What is abolition?
“Prison Industrial Complex (PIC) abolition is a political vision with the goal of eliminating imprisonment, policing, and surveillance and creating lasting alternatives to punishment and imprisonment. Abolition isn’t just about getting rid of buildings full of cages. It’s also about undoing the society we live in because the PIC both feeds on and maintains oppression and inequalities through punishment, violence, and controls millions of people.
Because the PIC is not an isolated system, abolition is a broad strategy. An abolitionist vision means that we must build models today that can represent how we want to live in the future.
It means developing practical strategies for taking small steps that move us toward making our dreams real and that lead us all to believe that things really could be different. It means living this vision in our daily lives. Abolition is both a practical organizing tool and a long-term goal.”
– Critical Resistance
A great introduction to abolition for those interested in learning more - this short comic drawn by Flynn Nichols, with words about Mariame Kaba: "Who's Left: Prison Abolition".
Why is abolition a feminist and gender equity issue?
"Feminism as a political perspective is about change in structures - about ending domination and resisting oppression. Feminism is not just incorporating women into existing institutions." - Charlotte Bunch, activist, author and organizer
In contrast with the definition above, carceral feminism "describes an approach that sees increased policing, prosecution, and imprisonment as the primary solution to violence against women. This stance does not acknowledge that police are often purveyors of violence and that prisons are always sites of violence. Carceral feminism ignores the ways in which race, class, gender identity, and immigration status leave certain women more vulnerable to violence and that greater criminalization often places these same women at risk of state violence" (Victoria Law).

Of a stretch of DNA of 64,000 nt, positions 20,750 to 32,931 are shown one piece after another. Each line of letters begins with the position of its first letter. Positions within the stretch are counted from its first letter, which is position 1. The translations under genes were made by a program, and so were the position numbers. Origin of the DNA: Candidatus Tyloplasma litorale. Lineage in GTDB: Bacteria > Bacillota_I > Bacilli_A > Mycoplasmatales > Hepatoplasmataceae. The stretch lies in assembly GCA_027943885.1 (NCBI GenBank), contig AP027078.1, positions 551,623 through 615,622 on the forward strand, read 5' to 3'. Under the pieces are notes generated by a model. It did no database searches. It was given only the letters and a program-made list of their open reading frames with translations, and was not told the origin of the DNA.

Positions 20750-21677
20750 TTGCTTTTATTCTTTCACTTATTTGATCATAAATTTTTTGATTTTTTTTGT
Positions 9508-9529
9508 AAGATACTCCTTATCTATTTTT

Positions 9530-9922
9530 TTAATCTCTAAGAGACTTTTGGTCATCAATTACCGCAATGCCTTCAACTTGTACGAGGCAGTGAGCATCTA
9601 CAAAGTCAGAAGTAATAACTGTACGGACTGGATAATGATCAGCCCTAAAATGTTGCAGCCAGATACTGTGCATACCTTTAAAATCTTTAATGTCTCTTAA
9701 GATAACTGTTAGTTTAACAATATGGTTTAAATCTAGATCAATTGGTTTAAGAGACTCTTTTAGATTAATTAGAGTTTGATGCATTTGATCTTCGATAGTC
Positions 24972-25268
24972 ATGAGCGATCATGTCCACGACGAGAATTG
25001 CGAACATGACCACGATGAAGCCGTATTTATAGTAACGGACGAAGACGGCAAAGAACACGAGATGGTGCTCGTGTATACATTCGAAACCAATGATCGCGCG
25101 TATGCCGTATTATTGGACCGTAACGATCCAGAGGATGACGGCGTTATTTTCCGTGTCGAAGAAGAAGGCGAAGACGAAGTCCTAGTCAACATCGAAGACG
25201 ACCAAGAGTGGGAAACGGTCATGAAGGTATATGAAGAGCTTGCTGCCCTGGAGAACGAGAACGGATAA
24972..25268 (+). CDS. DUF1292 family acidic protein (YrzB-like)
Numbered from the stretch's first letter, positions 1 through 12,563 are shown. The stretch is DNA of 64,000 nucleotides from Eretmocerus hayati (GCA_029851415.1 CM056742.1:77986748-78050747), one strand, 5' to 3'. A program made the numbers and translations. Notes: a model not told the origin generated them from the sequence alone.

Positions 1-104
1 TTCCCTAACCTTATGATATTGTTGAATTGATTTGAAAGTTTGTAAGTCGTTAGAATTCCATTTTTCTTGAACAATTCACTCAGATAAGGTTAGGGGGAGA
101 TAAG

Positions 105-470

Abolition addresses careceral feminism and how it fails to create an equitable world, particularly for those who are already living at the margins in our society.
In the words of adrienne maree brown, "We are bending the future, together, into something we have never experienced. A world where everyone experiences abundance, access, pleasure, human rights, dignity, freedom, transformative justice, peace. We long for this, we believe it is possible."
How is transformative justice related to abolition?
Transformative justice is an abolitionist and political framework. It is an "approach for responding to violence, harm and abuse. At its most basic, it seeks to respond to violence without creating more violence and/or engaging in harm reduction to lessen the violence" (Mia Mingus).
- Why is This Happening with Chris Hayes | Abolishing Prisons with Mariame Kaba What if we just got rid of prisons? The United States is the epicenter of mass incarceration — but exactly what is it we hope to get out of putting people in prisons? (Podcast and transcript, NBC News).
- Navigating Justice for Sexual Abuse Survivors, When You're a Prison Abolitionist and a Survivor I don’t want temporary healing. I don’t want a fleeting safety. (Joshua Briond, AFROPUNK)
Where can I learn more about abolition?
- Is Prison Necessary? Ruth Wilson Gilmore Might Change Your Mind In three decades of advocating for prison abolition, the activist and scholar has helped transform how people think about criminal justice. (Rachel Kushner, New York Times)
- Prison Abolition is a Key Component of Reproductive Freedom The prison industrial complex looms large as one of the single biggest institutions which perpetuate and exacerbate unequal access to reproductive care. (Lisa Hofmann-Kuroda, Wear Your Voice)
- TransformHarm.org A resource hub about ending violence. It offers an introduction to transformative justice. Created by Mariame Kaba and designed by Joseph Lublink, the site includes selected articles, audio-visual resources, curricula, and more.
- MPD150 A people's project evaluating policing, with the goal of shifting the discussion of police violence in Minneapolis from one of procedural reforms to one of meaningful structural change.